War with Isis: Islamic Militants Have Army of 200,000, Claims Senior Kurdish Leader
Exclusive: CIA has hugely underestimated the number of jihadis, who now rule an area the size of Britain
The Islamic State (Isis) has recruited an army hundreds of thousands strong, far larger than previous estimates by the CIA, according to a senior Kurdish leader. He said the ability of Isis to attack on many widely separated fronts in Iraq and Syria at the same time shows that the number of militant fighters is at least 200,000, seven or eight times bigger than foreign in intelligence estimates of up to 31,500 men.
Fuad Hussein, the chief of staff of the Kurdish President Massoud Barzani said in an exclusive interview with The Independent on Sunday that "I am talking about hundreds of thousands of fighters because they are able to mobilise Arab young men in the territory they have taken."
He estimates that Isis rules a third of Iraq and a third of Syria with a population of between 10 and 12 million living in an area of 250,000 square kilometres, the same size as Great Britain. This gives the jihadis a large pool of potential recruits.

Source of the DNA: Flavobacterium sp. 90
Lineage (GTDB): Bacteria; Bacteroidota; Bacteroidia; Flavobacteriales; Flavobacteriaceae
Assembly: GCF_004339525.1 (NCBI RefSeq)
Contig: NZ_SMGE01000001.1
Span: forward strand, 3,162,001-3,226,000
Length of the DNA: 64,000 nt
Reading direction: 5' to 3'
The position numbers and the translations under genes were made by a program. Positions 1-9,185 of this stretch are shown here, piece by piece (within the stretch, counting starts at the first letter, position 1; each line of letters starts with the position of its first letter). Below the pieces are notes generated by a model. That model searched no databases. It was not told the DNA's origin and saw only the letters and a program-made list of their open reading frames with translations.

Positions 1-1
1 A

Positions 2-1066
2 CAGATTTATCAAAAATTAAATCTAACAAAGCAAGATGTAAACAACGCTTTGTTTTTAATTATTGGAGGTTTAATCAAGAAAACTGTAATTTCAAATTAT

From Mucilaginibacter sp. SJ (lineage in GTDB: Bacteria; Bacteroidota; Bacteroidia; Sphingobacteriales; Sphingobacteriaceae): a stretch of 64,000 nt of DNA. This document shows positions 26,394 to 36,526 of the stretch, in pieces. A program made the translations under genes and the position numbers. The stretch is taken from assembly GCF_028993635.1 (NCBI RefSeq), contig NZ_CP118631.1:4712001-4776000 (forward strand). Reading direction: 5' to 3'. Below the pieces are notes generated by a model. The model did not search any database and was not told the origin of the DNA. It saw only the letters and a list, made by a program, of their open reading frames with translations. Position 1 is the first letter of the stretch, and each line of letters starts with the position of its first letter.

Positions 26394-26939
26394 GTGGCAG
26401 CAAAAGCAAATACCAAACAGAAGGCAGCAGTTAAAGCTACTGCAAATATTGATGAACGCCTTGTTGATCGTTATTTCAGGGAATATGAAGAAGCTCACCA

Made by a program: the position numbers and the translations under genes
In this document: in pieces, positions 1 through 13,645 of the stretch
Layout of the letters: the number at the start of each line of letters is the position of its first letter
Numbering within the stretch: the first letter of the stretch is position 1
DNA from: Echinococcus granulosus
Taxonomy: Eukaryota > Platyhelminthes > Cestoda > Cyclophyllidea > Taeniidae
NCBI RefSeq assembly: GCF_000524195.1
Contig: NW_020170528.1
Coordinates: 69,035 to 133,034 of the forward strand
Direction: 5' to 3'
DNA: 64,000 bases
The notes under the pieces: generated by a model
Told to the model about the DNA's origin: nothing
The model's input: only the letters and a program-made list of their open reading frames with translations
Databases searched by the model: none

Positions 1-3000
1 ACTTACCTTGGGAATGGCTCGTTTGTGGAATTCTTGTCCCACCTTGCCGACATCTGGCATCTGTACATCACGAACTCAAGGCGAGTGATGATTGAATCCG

Proof that Isis has created a large field army at great speed is that it has been launching attacks against the Kurds in northern Iraq and the Iraqi army close to Baghdad at the same time as it is fighting in Syria. "They are fighting in Kobani," said Mr Hussein. "In Kurdistan last month they were attacking in seven different places as well as in Ramadi [capital of Anbar province west of Baghdad] and Jalawla [an Arab-Kurdish town close to Iranian border]. It is impossible to talk of 20,000 men or so."
The high figure for Isis's combat strength is important because it underlines how difficult it will be eliminate Isis even with US air strikes. In September, the CIA produced an estimate of Isis numbers which calculated that the movement had between 20,000 and 31,500 fighters. The underestimate of the size of the force that Isis can deploy may explain why the US and other foreign governments have been repeatedly caught by surprise over the past five months as IS inflicted successive defeats on the Iraqi army, Syrian army, Syrian rebels and Kurdish peshmerga.
The US and its allies are beginning to take on board the obstacles to fulfilling President Obama's pledge to degrade and destroy Isis. General Martin Dempsey, the chairman of the Joint Chiefs of Staff, arrived in Baghdad on Friday in a surprise visit. He said he wanted "to get a sense from our side about how our contribution is going". Earlier in the week, he told Congress that to defeat Isis an efficient army of 80,000 men would be necessary. Few in Iraq believe that the regular army is up to the task, despite winning a success last week by retaking the refinery town of Baiji and lifting the siege of the refinery, the largest in Iraq.